Many studies report, improved postoperative analgesia with fewer adverse side effects in comparison to opioids and other pain management modalities, with regional analgesia. Incidences of nausea and vomiting were found significantly lower when opioids used locally compared to intravenous forms . Patients treated with regional analgesia also required less supplemental oxygen, and had less postoperative ileus resulting from minimizing opioid use and the sympathetectomy that accompanies epidural analgesia [15,16]. Peripheral nerve blocks were also found to decrease incidences of pruritus, urinary retention, hypotension, difficulty with ambulation, and respiratory depression .
Both epidural and peripheral nerve blocks have shown to decrease pain scores, increase of motion exercises, decreased hospital stay, and decrease rehabilitation time compared with intravenous patient controlled analgesia, although continued peripheral nerve block had fewer side effects compared with epidural analgesia [18,19]. And several trials and meta-analyses have shown improved inpatient satisfaction when regional analgesia was used [20,21]. Although regional analgesia offers many benefits, it also introduces risks. The major risks associated with regional analgesia are local anaesthetic toxicity (including devastating complications like seizures and/or cardiac arrest) and nerve injury . Pneumothorax, phrenic nerve blockade, inadvertent epidural or subarachnoid spread, hematoma, and infections are other risks associated. These risks are largely been described in outpatient surgery population, and may be greater in critically ill patients . In addition, there has been concerns about regional analgesia over masking compartment syndrome, in polytrauma patients.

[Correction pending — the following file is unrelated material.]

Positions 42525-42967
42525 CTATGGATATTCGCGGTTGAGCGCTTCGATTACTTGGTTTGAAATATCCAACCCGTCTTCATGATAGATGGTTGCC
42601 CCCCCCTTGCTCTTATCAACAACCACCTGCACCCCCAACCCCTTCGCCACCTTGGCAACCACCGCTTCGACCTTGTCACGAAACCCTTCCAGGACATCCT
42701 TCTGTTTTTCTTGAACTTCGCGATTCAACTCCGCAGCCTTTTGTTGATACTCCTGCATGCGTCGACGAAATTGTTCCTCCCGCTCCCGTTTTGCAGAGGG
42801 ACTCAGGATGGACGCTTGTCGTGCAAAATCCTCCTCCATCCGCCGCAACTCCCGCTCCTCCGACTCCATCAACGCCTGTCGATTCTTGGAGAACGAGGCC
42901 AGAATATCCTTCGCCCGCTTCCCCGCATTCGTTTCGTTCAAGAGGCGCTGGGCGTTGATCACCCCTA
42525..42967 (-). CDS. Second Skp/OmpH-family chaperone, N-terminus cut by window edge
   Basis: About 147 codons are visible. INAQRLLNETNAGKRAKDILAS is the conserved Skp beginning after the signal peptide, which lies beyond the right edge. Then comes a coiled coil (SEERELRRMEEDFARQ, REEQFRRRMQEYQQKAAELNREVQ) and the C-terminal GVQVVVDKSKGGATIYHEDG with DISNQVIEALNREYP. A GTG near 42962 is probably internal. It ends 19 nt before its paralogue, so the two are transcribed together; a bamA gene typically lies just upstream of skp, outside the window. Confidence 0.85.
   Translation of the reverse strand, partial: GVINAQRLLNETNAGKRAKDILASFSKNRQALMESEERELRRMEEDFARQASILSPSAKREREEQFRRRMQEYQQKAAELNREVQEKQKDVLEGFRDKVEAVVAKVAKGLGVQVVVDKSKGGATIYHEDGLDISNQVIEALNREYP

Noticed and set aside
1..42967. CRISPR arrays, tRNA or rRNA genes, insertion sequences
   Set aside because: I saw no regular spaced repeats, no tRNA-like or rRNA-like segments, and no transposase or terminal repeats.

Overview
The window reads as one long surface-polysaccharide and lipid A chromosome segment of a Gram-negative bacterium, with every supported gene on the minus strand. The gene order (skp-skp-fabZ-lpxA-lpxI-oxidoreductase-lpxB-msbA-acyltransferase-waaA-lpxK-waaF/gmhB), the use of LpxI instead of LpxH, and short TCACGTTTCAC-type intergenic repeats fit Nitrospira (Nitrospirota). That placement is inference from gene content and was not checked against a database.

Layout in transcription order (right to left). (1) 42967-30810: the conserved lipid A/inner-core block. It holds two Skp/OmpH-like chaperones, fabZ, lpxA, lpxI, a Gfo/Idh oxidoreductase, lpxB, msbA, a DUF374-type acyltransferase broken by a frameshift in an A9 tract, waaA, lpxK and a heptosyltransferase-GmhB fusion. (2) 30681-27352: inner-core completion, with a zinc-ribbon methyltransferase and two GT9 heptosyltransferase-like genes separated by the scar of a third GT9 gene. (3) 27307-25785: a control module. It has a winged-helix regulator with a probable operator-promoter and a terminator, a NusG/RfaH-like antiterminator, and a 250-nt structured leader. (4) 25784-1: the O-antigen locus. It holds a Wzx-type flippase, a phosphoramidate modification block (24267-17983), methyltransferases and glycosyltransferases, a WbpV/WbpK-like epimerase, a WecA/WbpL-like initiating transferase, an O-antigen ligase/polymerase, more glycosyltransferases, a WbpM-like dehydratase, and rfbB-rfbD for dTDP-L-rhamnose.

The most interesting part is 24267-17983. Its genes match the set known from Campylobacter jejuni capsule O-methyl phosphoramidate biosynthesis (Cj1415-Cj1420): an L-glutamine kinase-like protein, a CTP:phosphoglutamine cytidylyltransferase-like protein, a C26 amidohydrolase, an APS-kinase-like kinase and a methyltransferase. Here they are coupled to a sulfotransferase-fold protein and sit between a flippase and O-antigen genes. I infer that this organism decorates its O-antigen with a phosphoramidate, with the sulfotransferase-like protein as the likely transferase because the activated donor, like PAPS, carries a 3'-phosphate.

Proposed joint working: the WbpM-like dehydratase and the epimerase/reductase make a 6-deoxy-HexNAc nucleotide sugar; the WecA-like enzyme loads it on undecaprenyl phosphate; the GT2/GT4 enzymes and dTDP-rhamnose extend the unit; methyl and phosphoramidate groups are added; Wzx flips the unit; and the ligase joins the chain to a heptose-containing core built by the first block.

Regional and neuraxial anaesthesia have become increasingly popular as intra operative anaesthetic techniques in recent years, but when compared to general pain management modalities they are still not aggressively used. With provided add-on benefits which support endpoints of recovery, time to discharge, analgesia, patient satisfaction, and relatively low risk profile compared to conventional pain management protocols, it is suggestive that regional analgesia should be used more frequently as mainstream technique in acute pain management in orthopedic trauma patients.